Matthew 28:11-15 (NIV) While the women were on their way, some of the guards went into the city and reported to the chief priests everything that had happened. When the chief priests had met with the elders and devised a plan, they gave the soldiers a large sum of money, telling them, “You are to say, ‘His disciples came during the night and stole him away while we were asleep.’ If this report gets to the governor, we will satisfy him and keep you out of trouble.” So the soldiers took the money and did as they were instructed. And this story has been widely circulated among the Jews to this very day.
Roman soldiers were the best-trained, most disciplined military force of the time. When they were assigned to guard something, even a body in a tomb, they did so knowing that if they failed in their duty, their own life would be forfeit.
These soldiers failed, not because they were remiss in their duties, but because they were assigned to stop God’s plan, to stand in the way of His will, and all such efforts will ultimately prove to be futile. They absolutely could have stopped any human plan to steal Jesus’ body, but they could not stop God’s power from causing Him to come back to life, nor could they stop the angel from rolling the stone away from the tomb.
Some of the guards stayed at their post, not sure exactly what to do since their charge was now missing, but unwilling to leave the scene unguarded. The rest went into town. They did not go to their commander to admit their failure to carry out their duty – death would be the only outcome of that path. Instead, they went to the chief priests, to tell them all that they had experienced.
The priests listened to their story, exchanging troubled looks between themselves. When the guards finished, these religious leaders had two clear options: they could admit that they were wrong and believe in Jesus, or they could try to take control of the situation. The first course would be a rejection of all that they stood for, all that they held as dear and true. To turn to the truth about Jesus in repentance would be an admission that, for at least the last three years, they had not been following God at all, but had actually been fighting against Him. Even though this path was the one that clearly followed the truth, it was too costly to them personally, so was rejected out of hand.
The other course was to preserve both their reputation and their positions by controlling the message. So they concocted a story of these elite Roman soldiers all falling asleep on watch and, while they were asleep, the disciples of Jesus coming through and stealing His body from the tomb. To them this seemed perfect. No one believed that a dead body could suddenly spring to life, so credibility was on their side. Stealing Jesus body to fake His resurrection seemed like exactly the kind of thing His followers would do. And it had the added benefit of putting the disciples entirely on the defensive. Breaking an imperial seal and stealing something that imperial guards were charged with protecting was a capital offense for anyone even remotely involved. The threat of their own crucifixion would keep Jesus’ followers in their holes for months; maybe even drive them out of the area for good!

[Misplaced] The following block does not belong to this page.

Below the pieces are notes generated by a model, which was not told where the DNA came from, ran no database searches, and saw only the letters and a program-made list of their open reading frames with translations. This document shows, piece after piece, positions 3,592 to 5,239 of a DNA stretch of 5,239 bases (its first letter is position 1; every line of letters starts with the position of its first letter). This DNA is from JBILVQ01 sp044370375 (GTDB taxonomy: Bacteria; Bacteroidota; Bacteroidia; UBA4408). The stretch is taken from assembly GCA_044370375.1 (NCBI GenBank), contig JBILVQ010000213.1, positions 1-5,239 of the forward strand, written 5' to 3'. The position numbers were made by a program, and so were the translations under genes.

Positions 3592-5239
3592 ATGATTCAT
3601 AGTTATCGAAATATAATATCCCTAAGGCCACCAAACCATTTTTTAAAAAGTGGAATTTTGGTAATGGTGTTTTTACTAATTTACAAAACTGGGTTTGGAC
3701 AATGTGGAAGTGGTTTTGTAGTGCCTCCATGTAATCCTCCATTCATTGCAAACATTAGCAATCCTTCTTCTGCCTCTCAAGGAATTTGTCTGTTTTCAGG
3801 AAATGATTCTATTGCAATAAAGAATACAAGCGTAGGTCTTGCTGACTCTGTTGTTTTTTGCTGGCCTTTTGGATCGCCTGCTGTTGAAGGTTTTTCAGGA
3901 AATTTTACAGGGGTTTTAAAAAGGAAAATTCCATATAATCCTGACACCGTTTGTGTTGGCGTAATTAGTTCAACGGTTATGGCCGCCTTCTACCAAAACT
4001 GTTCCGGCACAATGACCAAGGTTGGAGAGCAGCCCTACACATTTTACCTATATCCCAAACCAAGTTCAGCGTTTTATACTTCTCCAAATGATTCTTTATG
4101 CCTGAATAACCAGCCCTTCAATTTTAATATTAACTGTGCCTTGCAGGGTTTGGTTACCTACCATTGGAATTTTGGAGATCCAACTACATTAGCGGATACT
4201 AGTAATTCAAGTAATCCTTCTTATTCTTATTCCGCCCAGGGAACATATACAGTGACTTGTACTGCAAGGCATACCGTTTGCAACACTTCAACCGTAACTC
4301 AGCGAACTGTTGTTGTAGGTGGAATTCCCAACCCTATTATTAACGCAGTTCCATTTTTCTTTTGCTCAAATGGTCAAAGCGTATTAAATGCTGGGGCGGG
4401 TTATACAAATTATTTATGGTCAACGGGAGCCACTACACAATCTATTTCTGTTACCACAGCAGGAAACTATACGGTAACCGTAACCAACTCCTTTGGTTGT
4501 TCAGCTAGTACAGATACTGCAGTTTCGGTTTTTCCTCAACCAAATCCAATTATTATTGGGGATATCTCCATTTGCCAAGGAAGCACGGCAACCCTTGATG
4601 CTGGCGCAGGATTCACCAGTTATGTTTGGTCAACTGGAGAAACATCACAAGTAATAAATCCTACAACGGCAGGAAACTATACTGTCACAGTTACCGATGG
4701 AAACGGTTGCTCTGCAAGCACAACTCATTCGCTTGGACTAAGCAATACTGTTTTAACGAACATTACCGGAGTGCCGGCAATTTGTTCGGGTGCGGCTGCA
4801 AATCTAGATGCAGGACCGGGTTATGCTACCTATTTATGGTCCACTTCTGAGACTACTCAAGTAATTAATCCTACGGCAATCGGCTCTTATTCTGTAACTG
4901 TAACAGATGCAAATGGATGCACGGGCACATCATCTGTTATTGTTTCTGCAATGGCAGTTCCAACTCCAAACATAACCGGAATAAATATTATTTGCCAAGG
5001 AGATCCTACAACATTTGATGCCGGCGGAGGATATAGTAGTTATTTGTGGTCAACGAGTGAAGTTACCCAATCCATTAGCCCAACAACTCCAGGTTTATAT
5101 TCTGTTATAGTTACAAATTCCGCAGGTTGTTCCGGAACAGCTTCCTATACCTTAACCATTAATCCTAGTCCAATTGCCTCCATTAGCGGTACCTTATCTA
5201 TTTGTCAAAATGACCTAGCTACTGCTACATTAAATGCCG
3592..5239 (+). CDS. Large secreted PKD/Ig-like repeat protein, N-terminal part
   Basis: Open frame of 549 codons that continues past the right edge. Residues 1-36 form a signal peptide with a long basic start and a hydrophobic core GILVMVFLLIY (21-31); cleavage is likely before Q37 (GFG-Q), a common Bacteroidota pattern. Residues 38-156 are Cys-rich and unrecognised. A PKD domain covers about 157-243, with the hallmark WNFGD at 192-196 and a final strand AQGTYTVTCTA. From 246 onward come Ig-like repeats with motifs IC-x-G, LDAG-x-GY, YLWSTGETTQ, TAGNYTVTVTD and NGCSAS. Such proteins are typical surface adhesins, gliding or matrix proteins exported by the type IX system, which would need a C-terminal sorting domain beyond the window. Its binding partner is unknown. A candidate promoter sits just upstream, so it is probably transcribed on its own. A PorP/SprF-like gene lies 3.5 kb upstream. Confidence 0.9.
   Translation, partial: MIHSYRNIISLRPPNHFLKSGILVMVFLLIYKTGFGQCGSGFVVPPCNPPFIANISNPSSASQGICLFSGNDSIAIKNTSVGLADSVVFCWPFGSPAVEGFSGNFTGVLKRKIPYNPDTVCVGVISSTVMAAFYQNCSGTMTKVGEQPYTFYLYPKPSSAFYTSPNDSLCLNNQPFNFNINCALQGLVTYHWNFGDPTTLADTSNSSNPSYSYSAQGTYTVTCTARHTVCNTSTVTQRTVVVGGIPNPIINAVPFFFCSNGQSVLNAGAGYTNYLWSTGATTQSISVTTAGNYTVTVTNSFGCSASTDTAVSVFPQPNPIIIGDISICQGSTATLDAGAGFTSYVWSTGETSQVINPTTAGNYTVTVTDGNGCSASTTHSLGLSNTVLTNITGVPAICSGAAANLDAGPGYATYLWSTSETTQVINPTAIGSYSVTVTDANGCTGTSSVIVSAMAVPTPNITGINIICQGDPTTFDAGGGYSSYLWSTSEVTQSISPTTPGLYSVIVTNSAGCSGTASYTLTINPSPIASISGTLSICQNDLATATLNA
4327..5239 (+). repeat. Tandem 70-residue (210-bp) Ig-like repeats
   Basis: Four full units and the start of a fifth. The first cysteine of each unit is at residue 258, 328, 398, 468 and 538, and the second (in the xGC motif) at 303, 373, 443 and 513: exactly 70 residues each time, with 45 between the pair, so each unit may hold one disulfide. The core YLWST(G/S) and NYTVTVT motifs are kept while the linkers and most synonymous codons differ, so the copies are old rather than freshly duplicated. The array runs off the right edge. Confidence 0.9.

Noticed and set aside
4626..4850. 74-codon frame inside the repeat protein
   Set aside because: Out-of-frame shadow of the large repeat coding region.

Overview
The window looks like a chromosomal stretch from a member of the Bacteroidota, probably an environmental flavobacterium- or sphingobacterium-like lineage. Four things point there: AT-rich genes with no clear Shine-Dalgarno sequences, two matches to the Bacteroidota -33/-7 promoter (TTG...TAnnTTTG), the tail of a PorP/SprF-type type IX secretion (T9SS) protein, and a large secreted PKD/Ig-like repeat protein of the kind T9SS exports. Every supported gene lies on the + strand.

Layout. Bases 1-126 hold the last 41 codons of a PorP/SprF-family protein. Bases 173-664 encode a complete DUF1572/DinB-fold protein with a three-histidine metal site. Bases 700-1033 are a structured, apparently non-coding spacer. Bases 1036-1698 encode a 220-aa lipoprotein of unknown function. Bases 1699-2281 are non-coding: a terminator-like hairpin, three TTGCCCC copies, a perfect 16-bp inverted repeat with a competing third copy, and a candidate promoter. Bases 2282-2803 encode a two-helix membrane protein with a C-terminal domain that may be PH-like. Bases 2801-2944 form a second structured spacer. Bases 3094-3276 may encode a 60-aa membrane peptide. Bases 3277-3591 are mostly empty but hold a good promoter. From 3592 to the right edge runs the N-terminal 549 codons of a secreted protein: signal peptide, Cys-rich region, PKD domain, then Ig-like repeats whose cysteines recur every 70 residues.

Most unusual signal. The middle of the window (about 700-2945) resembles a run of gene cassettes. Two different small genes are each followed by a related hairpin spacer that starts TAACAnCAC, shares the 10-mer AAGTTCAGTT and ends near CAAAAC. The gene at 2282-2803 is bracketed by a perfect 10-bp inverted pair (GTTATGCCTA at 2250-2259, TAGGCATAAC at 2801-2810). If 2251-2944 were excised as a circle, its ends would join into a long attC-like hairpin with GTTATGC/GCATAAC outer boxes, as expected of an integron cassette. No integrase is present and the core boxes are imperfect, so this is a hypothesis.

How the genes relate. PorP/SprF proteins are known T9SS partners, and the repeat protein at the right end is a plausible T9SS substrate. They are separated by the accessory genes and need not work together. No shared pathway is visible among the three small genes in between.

There was one fly in the ointment: if the soldiers admitted to falling asleep on watch, it would be their own lives that would be forfeit. There was no way that they would be willing to stick to the fabricated story when a swift beheading would be the inevitable result. So they turned to a reliable solution, used by liars for long ages past: they gave the soldiers a LOT of money, and promised that they themselves would explain things to their higher-ups (in this case, Pilate), so that they wouldn’t suffer any harm or disgrace. To a group of soldiers who had fainted at the sight of the angel, and then run away in fear, this option seemed very attractive!
The plan worked as far as getting the corrupting message out. And, of course, those who didn’t’ want to believe that Jesus was the Messiah lapped up these “alternate truths” completely. But the truth is still the truth, even if everyone is taught to believe a lie.
Father, it is amazing to me to see these men, religious leaders, clearly know the truth, and then consciously decide to invent a lie to save their own positions and reputations. This was no instance of being mistaken or uninformed, but of purposefully turning people away from what was clearly true, and making them believe a lie instead. Jesus’ earlier assessment of these men in His parables and denunciations turned out to be altogether correct, and His pronouncement of their awaiting doom was well-merited. Help me, Lord, to never turn away from Your truth, to never seek an “alternate story” in order to save my position or reputation, but to simply cleave to the truth wherever it many lead me. Amen.